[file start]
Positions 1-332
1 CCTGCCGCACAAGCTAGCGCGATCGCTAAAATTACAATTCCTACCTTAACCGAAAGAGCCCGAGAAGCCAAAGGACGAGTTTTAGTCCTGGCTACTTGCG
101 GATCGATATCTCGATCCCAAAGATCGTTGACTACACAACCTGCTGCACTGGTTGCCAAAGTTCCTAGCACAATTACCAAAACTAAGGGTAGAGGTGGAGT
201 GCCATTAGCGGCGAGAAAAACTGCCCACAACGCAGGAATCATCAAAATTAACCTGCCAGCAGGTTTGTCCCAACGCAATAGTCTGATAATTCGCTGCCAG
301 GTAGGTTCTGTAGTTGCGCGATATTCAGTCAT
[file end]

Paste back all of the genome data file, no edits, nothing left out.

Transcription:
Positions 1-332
1 CCTGCCGCACAAGCTAGCGCGATCGCTAAAATTACAATTCCTACCTTAACCGAAAGAGCCCGAGAAGCCAAAGGACGAGTTTTAGTCCTGGCTACTTGCG
101 GATCGATATCTCGATCCCAAAGATCGTTGACTACACAACCTGCTGCACTGGTTGCCAAAGTTCCTAGCACAATTACCAAAACTAAGGGTAGAGGTGGAGT
201 GCCATTAGCGGCGAGAAAAACTGCCCACAACGCAGGAATCATCAAAATTAACCTGCCAGCAGGTTTGTCCCAACGCAATAGTCTGATAATTCGCTGCCAG
301 GTAGGTTCTGTAGTTGCGCGATATTCAGTCAT